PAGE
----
Raphael Israeli examines one of the most difficult political problems of our time: The conflict between the Israelis and the Palestinians. He approaches the subject by presenting and analyzing research on the conflict by earlier Israeli historians (the so-called Old Historians), by more recent Israeli historians (the so-called New Historians who coined the label Old Historians), and by Muslim scholars.
The author establishes the theoretical frame of his research by comparing four approaches to historiography, the research and writing of history: Western, Chinese, Jewish, and Islamic. These pages display an impressive range of knowledge on the part of Raphael Israeli, for many years a professor of Middle Eastern, Islamic, and Chinese history at the Hebrew University of Jerusalem. He points out that it was the ancient Greeks—most notably, Thucydides—who generated the Western idea that history is not a mere narration of events, but also their objective analysis. Over time, however, many Western historians have deviated from this approach by projecting upon the past their own political and social preferences and, more recently, by projecting “utopia into the future.”
For the pre-Marxist Chinese, history was a “repository of ancient wisdom and morality to draw from both positive and negative lessons.” And for Jewish historiography, a recurring theme is an “assumption of responsibility for past faults.” Thus,
the major tragedies in Jewish millennial memory were all due to “our sins,” hence the Jews’ continued sense of guilt and constant digging into the microscopic details of their deeds, real or imaginary, in order to assume responsibility, repent on their doings, let the world know about them and join their condemnation.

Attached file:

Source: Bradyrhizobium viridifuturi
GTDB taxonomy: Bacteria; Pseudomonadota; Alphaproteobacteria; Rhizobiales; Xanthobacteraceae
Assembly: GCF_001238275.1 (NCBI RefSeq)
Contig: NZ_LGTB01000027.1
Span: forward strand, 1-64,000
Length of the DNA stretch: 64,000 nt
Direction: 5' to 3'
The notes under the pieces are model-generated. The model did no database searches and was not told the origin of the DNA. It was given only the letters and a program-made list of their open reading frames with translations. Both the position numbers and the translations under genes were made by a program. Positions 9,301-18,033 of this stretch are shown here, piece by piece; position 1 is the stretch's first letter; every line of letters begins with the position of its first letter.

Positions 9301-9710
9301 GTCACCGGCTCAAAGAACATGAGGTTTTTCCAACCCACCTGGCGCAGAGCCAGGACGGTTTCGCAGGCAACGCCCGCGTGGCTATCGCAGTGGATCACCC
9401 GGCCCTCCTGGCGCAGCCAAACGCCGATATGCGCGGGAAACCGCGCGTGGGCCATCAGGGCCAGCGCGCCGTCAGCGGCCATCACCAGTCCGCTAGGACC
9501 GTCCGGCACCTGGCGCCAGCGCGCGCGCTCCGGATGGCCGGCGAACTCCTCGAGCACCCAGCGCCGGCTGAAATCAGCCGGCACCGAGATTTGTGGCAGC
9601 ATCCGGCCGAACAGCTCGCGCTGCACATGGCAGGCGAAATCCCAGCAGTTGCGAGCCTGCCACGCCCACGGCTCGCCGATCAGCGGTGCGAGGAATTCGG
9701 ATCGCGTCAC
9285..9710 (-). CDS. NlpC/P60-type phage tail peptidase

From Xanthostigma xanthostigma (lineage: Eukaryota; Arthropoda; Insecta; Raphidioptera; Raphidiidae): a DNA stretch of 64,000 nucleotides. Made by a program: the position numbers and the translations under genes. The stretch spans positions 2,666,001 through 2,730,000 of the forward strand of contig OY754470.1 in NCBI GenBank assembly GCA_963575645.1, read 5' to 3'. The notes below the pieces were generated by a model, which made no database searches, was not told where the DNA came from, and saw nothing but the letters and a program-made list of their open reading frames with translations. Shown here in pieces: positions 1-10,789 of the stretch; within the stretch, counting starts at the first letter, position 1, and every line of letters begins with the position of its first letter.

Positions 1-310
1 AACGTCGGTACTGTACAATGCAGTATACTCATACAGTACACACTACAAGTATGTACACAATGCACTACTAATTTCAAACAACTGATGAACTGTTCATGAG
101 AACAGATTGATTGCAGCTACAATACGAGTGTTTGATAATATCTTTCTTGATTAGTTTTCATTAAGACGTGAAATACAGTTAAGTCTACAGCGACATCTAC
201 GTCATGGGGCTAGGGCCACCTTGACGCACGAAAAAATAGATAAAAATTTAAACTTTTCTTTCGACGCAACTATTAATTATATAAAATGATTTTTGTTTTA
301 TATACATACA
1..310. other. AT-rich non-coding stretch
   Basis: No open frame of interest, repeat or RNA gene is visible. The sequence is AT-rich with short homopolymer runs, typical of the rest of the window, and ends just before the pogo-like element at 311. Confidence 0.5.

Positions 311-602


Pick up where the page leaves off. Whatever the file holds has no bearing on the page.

As exemplars of this method of writing history, the author cites not only the New Historians but the Jewish prophets.
Islamic historians, with the exception of the Tunisian Ibn Khaldun, have been influenced by the Arabic tribal oral tradition of “praising one’s own kin” while diminishing one’s enemies. Thus, Islamic conquests are not conquests but beneficent “openings” (fat’h) of other countries to the enlightening rule of Islam, in the same way that Islam delivered pre-Islamic Arabia from its state of ignorance (Jahiliya). In contrast, conquests by other nations are always seen negatively—as conquests proper (ihtilal). Therefore, the conquest of the Middle East by Islam was not a conquest but another “opening” to Islam (hence the name adopted by Yasser Arafat’s faction of the PLO: al-Fatah), whereas the creation of the state of Israel is the conquest and occupation (ihtilal) of an Islamic land.
Raphael Israeli’s analysis clarifies for this reader why Turkey celebrates spectacularly every year on May 29 the bloody conquest of Constantinople and the final destruction of the civilization of the Christian Greek Roman Empire (“Byzantine”), which for Turks was an “opening” of ignorant Christian Greeks to Islamic enlightenment. The same approach to history has been adopted by many Western academics, who praise Muslim conquests for enlightening the conquered, especially the ignorant people of the medieval West.
Muslim historians “always accuse ‘the others’ of ‘occupying’ their lands.” Hence their conviction that, for example, today’s Spain “occupies” former “al-Andalus”—despite the fact that, as Israeli writes, “it was Muslim intruders from North Africa who had conquered that land from the Christian Visigoths.” This historiography has consequences: According to Israeli, Muslims never apologize for conquering anything, including the Middle East; for the Palestinians and the rest of the Muslim world, “it was the Zionists who ‘conquered’ the Muslim land of Palestine.” This terminological legerdemain reminds me of the immensely successful rhetorical trick of medieval Islamic law: labeling Christians and Jews, whom medieval Islam placed in a subaltern condition, as “protected people” (dhimmis).